There was no difference in bone mineral content, size and frequency of fractures in children who received repeated antenatal doses of glucocorticoids compared to those who received a single dose of glucocorticoids followed by repeat placebo doses.
Evidence Rating: 1 (Excellent)
Study Rundown: Premature neonates are at increased risk of respiratory distress syndrome due to surfactant deficiency and poor lung development. While antenatal glucocorticoids are the standard of care in promoting fetal lung maturation in preterm neonates, glucocorticoids may also play a role in accelerated bone loss. In the Australian Collaborative Trial of Repeat Doses of Corticosteroids (ACTORDS), researchers investigated whether repeated doses of antenatal corticosteroids altered bone mass, size and mineralization in school-aged children compared to those exposed to a single dose of antenatal corticosteroids followed by repeat doses of placebo. Their data demonstrated no significant differences in bone mass size or mineralization between groups. Additionally, there were no significant differences between groups for body segment proportions, spinal mineral content/area and fracture incidence. Children who received repeated doses of antenatal corticosteroids did, however, have a significant clinical reduction in markers of RDS. This study is limited by the use of completed whole-body dual-energy radiograph absorptiometry (DXA), which primarily reflects changes in cortical rather than trabecular bone. Additionally, no radiologic evidence of fractures was obtained for analysis of secondary outcomes. Overall, this study provides reassurance to providers who chose to administer repeated doses of antenatal corticosteroids to reduce symptoms of RDS.
Study Author, Dr. Chris McKinlay, PhD, talks to 2 Minute Medicine: Liggins Institute and Department of Paediatrics: Child and Youth Health, University of Auckland, Auckland, New Zealand.
“Repeat doses of antenatal glucocorticoids for preterm birth reduce neonatal morbidity but uptake of this treatment has been limited by concern about long-term adverse effects, including on skeletal development. In this randomised trial, exposure to repeat doses of antenatal betamethasone compared with a single course of antenatal glucocorticoids did not alter bone mass at 6 to 8 years’ corrected age, and is unlikely to increase the risk of later osteoporosis in offspring.”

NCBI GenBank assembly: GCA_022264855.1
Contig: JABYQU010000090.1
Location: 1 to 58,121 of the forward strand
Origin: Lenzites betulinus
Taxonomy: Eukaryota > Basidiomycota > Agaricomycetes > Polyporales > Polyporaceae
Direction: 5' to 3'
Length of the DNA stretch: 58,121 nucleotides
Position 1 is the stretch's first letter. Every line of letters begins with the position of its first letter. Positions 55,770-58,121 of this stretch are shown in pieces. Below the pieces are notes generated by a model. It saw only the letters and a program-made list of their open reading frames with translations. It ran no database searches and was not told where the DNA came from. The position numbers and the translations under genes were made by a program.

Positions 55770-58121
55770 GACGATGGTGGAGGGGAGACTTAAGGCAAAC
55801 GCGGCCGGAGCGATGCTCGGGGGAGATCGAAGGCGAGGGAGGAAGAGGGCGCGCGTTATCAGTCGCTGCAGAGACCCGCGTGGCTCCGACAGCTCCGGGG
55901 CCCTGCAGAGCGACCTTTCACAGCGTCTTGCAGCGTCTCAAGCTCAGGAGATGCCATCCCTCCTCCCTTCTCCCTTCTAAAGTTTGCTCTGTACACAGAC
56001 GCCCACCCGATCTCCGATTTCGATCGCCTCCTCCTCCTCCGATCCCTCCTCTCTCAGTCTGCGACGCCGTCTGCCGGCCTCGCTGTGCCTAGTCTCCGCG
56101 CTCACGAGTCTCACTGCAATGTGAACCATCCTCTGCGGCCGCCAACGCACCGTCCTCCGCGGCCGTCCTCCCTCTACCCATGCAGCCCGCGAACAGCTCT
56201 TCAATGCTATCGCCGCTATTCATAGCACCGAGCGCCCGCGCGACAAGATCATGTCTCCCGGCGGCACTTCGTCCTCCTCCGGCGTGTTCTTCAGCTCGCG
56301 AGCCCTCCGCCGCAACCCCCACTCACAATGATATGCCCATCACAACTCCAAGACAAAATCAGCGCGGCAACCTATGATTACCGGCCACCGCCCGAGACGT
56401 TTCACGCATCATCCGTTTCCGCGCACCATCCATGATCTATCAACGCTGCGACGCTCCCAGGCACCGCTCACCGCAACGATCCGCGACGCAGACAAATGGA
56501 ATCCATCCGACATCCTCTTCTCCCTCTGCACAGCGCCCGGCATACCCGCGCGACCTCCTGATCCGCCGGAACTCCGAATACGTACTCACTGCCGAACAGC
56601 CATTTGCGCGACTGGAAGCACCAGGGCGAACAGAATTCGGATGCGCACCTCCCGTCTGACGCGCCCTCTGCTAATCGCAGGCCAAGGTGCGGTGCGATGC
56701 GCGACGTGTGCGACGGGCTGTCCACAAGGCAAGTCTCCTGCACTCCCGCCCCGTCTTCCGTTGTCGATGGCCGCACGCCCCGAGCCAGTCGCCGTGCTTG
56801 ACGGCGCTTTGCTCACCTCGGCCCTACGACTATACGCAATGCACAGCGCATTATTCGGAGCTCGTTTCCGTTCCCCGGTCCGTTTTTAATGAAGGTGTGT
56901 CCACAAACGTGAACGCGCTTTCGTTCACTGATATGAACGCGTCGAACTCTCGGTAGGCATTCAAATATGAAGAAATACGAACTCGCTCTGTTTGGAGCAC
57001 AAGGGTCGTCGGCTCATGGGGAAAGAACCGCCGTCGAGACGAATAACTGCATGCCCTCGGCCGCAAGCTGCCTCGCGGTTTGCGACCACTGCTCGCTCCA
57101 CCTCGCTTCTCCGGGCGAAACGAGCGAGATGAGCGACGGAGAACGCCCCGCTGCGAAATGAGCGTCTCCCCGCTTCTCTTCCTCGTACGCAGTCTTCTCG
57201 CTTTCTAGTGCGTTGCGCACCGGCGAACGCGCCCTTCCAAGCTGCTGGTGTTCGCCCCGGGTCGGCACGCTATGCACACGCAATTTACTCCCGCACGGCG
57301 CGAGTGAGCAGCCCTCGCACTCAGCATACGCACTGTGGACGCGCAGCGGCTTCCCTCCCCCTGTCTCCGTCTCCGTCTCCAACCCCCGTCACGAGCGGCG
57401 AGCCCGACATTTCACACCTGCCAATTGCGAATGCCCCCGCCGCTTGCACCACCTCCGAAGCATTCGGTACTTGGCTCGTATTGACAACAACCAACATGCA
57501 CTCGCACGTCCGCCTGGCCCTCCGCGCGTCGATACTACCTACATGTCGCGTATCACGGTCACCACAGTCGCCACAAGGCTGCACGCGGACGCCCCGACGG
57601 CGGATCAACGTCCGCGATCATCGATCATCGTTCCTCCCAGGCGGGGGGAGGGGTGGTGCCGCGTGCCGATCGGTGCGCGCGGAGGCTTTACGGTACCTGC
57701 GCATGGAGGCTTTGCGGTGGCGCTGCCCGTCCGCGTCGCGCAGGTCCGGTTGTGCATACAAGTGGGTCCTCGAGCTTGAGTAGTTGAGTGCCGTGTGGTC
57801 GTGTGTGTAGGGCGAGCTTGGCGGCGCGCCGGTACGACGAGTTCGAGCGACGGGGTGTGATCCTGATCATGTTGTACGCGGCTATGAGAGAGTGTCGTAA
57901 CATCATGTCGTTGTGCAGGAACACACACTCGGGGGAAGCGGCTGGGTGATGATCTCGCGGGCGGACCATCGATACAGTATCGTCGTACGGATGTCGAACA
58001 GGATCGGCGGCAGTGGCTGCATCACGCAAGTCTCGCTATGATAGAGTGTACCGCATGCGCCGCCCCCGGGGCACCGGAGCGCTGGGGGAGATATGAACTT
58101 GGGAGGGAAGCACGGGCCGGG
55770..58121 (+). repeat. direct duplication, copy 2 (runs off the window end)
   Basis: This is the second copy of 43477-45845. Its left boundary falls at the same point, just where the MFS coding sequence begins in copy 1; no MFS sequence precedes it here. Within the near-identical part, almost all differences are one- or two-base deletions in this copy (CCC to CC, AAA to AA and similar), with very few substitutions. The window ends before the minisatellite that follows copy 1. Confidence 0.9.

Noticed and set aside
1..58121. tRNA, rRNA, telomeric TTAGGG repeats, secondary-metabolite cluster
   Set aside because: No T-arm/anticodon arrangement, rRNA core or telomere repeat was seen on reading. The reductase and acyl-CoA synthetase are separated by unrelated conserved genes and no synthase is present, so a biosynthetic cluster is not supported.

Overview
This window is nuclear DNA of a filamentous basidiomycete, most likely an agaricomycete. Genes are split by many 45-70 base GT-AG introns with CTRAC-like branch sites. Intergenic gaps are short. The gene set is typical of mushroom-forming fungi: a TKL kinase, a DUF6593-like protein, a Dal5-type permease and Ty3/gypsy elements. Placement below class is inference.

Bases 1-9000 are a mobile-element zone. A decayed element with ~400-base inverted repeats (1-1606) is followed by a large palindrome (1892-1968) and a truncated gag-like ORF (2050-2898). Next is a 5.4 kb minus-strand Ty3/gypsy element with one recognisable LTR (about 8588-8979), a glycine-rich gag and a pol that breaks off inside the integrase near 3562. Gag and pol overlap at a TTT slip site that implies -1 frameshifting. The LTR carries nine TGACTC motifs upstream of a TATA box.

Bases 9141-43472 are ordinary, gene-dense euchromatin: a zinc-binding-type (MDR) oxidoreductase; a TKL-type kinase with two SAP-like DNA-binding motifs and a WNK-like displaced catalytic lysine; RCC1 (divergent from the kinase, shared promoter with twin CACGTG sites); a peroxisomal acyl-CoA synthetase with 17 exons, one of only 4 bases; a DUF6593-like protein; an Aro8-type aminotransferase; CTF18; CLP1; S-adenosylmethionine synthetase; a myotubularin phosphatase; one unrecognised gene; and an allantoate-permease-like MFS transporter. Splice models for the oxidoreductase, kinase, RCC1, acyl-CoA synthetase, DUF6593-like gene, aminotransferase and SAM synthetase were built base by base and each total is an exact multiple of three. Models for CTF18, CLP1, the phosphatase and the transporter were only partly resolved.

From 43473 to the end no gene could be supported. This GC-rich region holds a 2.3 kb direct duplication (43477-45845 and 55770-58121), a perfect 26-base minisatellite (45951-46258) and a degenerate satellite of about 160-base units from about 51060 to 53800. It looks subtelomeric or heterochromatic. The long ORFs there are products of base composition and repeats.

In-Depth [randomized controlled trial]: In the original ACTORDS trial, pregnant women (N=982, 1146 live fetuses) with single to triplet pregnancy who had previously received antenatal glucocorticoids for ≥7 days and who were at risk of preterm delivery were randomized to receive further weekly treatments of either antenatal glucocorticoids or saline placebo if at continued risk of preterm delivery and <32 weeks’ gestation. The original study showed that infants exposed to repeat betamethasone compared to placebo had significant reductions in RDS. In this follow-up study, of 308 children were recruited, 185 completed DXA scans at 6-8 years corrected age. 91 were randomized to repeat antenatal betamethasone and 94 to placebo. The primary outcome was whole-body bone mineral content and area, while secondary outcomes included body segment proportions, spinal mineral content/area and fracture incidence. There were no significant differences in bone mineral content between repeat betamethasaone (median=553g; IQR=422-712) and placebo (median=567g; IQR=447-750) groups (geometric mean ratio=0.99; 95%CI=0.94-1.03, P=0.55). Additionally, there were no significant differences in secondary outcomes. In the repeat betamethasone and placebo groups, 12 (13%) and 10 (11%) of children experienced fractures (P=0.65).
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